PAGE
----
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Private hire operator fined £1,600 for KNOWINGLY using an unlicensed driver for school contracts

The owner of a private hire company, licensed with Durham County Council, has been fined for failing to carry out the proper checks on an employee who was taking children on the daily school run.

Ian Clydesdale, from Burnopfield, was ordered to pay more than £1,600 and received six penalty points on his licence after pleading guilty by post to knowingly employing a driver without the correct licence.

The 59-year-old pleaded guilty to two charges under the Local Government (Miscellaneous Provisions) Act 1976 and a third charge under the Road Traffic Act 1988, following a council investigation.

Licensing services received information in July 2021 suggesting that Burnopfield Private Hire was employing a driver who may have an issue with his private hire driver's licence.

Checks revealed that the private hire licence of one of the company's drivers had expired on 13 June 2021. When licensing enforcement officers contacted Clydesdale, as the holder of the business's operator licence, he told them that the driver had been carrying out school pick-ups and drop-offs up to 9 July 2021.

At an interview under caution, Clydesdale stated that he had seen the driver's badges only from a distance and had not taken copies or noted any expiry dates, which was contrary to the terms of the council's Taxi Licensing Policy.

Applicants for private hire licences are subject to a rigorous vetting procedure, said the council, which includes a Disclosure and Barring Service check, a full medical examination, and a legislation/knowledge test.

Only once a driver has been determined as 'fit and proper' will the council issue a licence and identification badge, which is a visible sign to members of the public that the driver is safe and properly licensed.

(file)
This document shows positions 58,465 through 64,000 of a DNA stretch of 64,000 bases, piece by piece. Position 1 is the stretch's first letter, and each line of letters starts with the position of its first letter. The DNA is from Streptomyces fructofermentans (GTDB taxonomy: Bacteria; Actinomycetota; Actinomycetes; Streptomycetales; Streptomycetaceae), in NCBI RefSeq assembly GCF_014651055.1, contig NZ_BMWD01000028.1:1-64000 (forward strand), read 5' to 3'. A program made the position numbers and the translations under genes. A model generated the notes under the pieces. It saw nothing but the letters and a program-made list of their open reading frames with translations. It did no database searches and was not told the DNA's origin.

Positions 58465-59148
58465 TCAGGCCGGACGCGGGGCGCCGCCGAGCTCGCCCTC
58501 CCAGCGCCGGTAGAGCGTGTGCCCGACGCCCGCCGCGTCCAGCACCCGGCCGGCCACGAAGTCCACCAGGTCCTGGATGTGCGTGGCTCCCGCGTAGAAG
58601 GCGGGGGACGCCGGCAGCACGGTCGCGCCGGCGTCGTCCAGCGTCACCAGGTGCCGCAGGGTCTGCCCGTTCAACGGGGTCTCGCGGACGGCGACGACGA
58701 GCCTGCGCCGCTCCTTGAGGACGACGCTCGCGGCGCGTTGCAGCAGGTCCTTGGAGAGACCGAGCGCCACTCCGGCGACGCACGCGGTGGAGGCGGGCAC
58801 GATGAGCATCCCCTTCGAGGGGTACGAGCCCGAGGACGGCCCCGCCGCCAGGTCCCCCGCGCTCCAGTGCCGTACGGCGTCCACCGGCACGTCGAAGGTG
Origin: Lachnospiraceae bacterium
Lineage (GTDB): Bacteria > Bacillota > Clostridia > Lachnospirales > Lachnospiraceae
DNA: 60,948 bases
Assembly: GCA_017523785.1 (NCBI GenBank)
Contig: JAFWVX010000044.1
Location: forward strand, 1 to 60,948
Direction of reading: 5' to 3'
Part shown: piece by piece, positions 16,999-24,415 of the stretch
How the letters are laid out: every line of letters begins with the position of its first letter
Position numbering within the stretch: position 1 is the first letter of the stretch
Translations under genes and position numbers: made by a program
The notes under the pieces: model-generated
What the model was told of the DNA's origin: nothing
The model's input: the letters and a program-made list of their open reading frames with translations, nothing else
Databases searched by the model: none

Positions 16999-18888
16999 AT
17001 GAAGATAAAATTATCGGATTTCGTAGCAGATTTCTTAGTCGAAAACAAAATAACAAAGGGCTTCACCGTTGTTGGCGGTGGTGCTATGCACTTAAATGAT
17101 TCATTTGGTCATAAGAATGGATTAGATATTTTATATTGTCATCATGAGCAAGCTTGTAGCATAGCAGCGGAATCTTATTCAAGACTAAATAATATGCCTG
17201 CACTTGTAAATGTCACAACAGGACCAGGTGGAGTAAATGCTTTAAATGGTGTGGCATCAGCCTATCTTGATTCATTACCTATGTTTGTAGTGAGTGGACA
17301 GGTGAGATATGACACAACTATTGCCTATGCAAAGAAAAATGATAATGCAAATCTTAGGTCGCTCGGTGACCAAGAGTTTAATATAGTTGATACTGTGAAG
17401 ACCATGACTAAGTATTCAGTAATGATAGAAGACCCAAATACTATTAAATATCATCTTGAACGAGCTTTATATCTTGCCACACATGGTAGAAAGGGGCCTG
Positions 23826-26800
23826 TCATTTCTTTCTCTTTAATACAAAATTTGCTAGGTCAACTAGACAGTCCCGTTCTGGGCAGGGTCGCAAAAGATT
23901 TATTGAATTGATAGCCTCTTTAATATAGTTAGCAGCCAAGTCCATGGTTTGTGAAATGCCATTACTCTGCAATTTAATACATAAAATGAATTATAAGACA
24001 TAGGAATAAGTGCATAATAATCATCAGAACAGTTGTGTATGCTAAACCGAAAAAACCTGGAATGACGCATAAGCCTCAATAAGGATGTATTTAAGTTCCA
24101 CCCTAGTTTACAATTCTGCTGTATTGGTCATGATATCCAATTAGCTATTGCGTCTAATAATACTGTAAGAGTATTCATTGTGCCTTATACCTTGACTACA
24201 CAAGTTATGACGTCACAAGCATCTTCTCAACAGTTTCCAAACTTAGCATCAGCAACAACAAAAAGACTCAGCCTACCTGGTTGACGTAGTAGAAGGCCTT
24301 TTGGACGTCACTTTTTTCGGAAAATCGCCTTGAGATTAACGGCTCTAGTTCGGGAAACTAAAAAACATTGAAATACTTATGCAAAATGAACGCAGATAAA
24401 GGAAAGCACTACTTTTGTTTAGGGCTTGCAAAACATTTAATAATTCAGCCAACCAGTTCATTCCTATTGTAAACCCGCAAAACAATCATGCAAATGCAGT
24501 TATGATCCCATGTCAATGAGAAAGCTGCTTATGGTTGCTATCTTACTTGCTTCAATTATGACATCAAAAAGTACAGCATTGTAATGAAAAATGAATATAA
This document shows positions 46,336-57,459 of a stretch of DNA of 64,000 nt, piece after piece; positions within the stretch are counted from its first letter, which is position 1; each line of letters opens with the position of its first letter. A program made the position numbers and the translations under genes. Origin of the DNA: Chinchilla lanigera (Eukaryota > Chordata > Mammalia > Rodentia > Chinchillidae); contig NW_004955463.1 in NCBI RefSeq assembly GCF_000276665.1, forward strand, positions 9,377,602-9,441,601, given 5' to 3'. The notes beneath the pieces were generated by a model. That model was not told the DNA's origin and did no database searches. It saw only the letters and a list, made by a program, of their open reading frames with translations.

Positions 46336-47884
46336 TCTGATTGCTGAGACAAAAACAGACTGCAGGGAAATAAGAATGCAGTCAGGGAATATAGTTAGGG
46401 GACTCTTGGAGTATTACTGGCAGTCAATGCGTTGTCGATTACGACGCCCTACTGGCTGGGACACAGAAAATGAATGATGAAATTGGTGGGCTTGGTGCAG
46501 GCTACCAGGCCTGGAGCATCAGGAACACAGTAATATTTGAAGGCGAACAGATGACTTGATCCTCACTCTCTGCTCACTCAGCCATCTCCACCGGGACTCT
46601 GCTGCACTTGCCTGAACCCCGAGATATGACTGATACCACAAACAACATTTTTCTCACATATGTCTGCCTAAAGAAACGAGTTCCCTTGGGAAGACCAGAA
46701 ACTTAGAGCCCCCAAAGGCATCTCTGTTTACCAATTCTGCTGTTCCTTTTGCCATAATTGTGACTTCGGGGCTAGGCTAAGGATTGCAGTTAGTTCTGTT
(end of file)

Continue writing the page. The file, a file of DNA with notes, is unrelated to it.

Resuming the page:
Although the driver in question had been licensed up until 13 June 2021, he had not submitted a renewal application for his licence and was not signed up to the Disclosure and Barring Service check. This meant that officers were not able to check if he had received any recent convictions.

The licensing vetting process seeks to ensure that drivers are not a risk to the public, protecting vulnerable people.

Initially, Clydesdale claimed that the unlicensed driver had only ever driven one vehicle but later admitted that he had also driven a second. He accepted that as the driver didn't have a valid private hire driver licence, the insurance on both vehicles would have been invalid.

Clydesdale, of Garesfield Gardens, was unable to provide copies of the company's booking records when requested, which also breached council policy.

Magistrates in Peterlee gave Clydesdale credit for his early guilty plea. He was fined £1,140 and ordered to pay costs of £388, and a £114 victim surcharge, a total of £1,642. He was also issued with six penalty points on his driving licence.

Owen Cleugh, the council's public protection manager, said: "In exercising our role as licensing authority, our primary function is to protect the public. The position of a private hire driver or operator is one of extreme trust and before licensing any driver, we must be satisfied that the prospective taxi driver is a 'fit and proper' person to hold such a licence.

"By hiring an unlicensed driver, Mr Clydesdale invalidated the company's insurance policy and potentially put the vulnerable children who his company transported at risk. This prosecution highlights the importance of complying with the required vetting process for any staff a business employs."


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